Apple CEO Steve Jobs told the Los Angeles Times this week that the iPod’s popularity will endure because it’s more than just a pop culture icon. “I don’t think we’re seeing trendiness here,” Jobs said of the iPod. “I think we’re seeing a product that’s truly revolutionizing the way we listen to music. We didn’t sell 2 million of them last quarter because it’s trendy, we sold 2 million last quarter because it’s a phenomenal product that’s reinventing the way people enjoy music.”
Needham & Co. analyst Charles Wolf expects Apple to sell 13.3 million iPods in 2005 and an impressive 23.5 million iPods in 2006. He is also looking for 100 million Windows users to own iPods by 2008. In a research note to clients, Wolf said that a flash-based iPod could be “an opportunistic move to quickly capture an even higher share of the portable music player market.” He also suggests that iPod mini drive production costs could now have fallen by a third (the costs decline as yields increase, because overheads are spread across more units). “Apple should have sufficient margin to reduce the price of the mini from $249 to $199 once supply catches up with demand,” Wolf said.
Apple today released iPod Updater 2004-11-15, which includes iPod mini Software 1.2 for iPod mini and iPod software 3.0.2 for Click Wheel iPods. This update brings the following to iPod mini: compatibility with iTunes 4.7; the ability to create and delete multiple On-The-Go playlists; the ability to shuffle and play your song library with one click; an option to select reading playback speed for audiobooks; the ability to hear Click Wheel clicker through headphones; and improved disconnect performance when syncing. iPod Updater 2004-11-15 offers compatibility with iTunes 4.7 and improved USB 2.0 connectivity for Click Wheel iPods. Apple said this update contains the same software versions as iPod Updater 2004-10-20 for all other iPod models.
Apple’s iPod U2 Special Edition ($349.00) is now available for purchase in bricks-and-mortar Apple Stores, and iLounge has exclusive first pictures of the newest iPod’s packaging and pack-ins. Our full gallery will go up shortly, but for now, click on Read More for a collection of eleven shots to tide you over.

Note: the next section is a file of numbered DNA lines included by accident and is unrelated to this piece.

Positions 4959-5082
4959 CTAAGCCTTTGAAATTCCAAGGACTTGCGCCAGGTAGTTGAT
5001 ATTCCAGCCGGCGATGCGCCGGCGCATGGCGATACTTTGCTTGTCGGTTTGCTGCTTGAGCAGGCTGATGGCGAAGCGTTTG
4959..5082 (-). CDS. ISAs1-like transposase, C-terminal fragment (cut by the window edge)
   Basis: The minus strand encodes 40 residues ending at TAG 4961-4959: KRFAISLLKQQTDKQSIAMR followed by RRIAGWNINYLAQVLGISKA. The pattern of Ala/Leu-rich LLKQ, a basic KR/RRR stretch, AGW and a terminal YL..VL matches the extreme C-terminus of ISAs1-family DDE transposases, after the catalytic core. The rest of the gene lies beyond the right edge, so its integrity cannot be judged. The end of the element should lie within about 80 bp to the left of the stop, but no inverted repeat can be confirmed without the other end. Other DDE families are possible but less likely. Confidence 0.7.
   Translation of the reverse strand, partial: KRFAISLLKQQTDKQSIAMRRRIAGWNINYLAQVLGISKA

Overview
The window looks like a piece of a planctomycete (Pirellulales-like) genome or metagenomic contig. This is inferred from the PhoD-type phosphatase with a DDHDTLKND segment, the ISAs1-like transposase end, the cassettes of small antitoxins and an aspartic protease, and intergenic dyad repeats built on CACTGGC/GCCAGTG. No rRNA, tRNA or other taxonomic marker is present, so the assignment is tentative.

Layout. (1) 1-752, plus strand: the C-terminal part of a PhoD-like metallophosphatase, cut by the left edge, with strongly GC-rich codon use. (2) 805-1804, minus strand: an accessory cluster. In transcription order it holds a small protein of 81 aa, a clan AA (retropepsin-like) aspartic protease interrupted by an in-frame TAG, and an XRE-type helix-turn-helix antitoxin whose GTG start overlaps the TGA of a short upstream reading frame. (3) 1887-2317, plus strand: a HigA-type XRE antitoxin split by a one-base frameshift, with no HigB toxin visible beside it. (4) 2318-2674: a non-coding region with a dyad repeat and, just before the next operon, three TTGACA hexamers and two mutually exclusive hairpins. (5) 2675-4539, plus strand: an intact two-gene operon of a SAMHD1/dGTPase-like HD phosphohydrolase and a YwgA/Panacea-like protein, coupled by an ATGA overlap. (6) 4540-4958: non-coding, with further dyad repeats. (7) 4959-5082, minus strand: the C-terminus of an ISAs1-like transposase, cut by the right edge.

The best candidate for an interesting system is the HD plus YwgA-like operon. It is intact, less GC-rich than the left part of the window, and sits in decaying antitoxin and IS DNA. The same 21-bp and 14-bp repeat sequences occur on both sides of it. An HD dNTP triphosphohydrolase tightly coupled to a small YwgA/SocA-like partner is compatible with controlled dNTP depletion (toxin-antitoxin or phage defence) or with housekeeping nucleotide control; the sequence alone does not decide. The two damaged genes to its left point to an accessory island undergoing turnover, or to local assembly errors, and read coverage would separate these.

Shipments of the U2 iPod to fulfill Apple Store online pre-orders commenced several days ago, with anticipated delivery dates over the next several days. As noted in our earlier news stories and the iLounge Buyers’ Guide 2004, each U2 iPod includes a $50 coupon towards the purchase of The Complete U2, a digital box set of U2 music from iTunes, and a fold-out poster including photographs of the band. Other than its packaging, black casing, red Click Wheel and band-engraved back, the U2 iPod is the same as a 20GB fourth-generation iPod, and includes standard white accessories.
View the U2 iPod gallery
In an apparent attempt to unify its iPod product names, Apple has tweaked the name of its iPod Photo to iPod photo (lower case “p”). The product’s name now matches that of the iPod mini. Apple’s Web site appears to have been quietly made over to reflect the name change. According to readers, Apple resellers and members of the Apple Consultants Network received confirmation of the change from the company earlier today.
BusinessWeek’s Alex Salkever is expecting Apple to unveil a flash memory-based iPod that will hit shelves “sometime next year.” Salkever says the flash iPods would sell for significantly less than the current hard drive-based iPods, allowing Apple to reach new consumers who balk at the higher prices. “iPod, which clocked 3.2 million units sold in the last quarter, is logging an annual sales rate of roughly 13 million units. That leaves Apple plenty of room to maneuver if it wants to assault the flash player market… If Apple could sell just 5 million flash IPods in the next year at prices between $120 and $199, that would likely generate revenues of between $600 million and $1 billion. It would certainly push Apple closer to its goal of rejoining the $10 billion revenue club in the next two years. Add it all up, and the flash iPod hardly looks like a flash in the pan.”
In his latest article for The Independent, Charles Arthur asks whether Apple would be smart to open up the iPod to developers in order to secure the device’s long-term dominance. “The hardware add-on market is fiercely energetic, with more than 300 accessories. But that’s only half the story. Lots of independent programmers would love to write their own games and applications for the iPod. Imagine spreadsheet and document readers or mapping systems. The only limit is imagination and there’s little shortage of that around the iPod. Those programs would make the machine even more useful to its buyers and an even bigger source of revenue for companies, which would thus have a vested interest in the iPod’s continued existence. In technology parlance, the iPod would become a ‘platform’—just like Windows, Linux and OS X on personal computers.”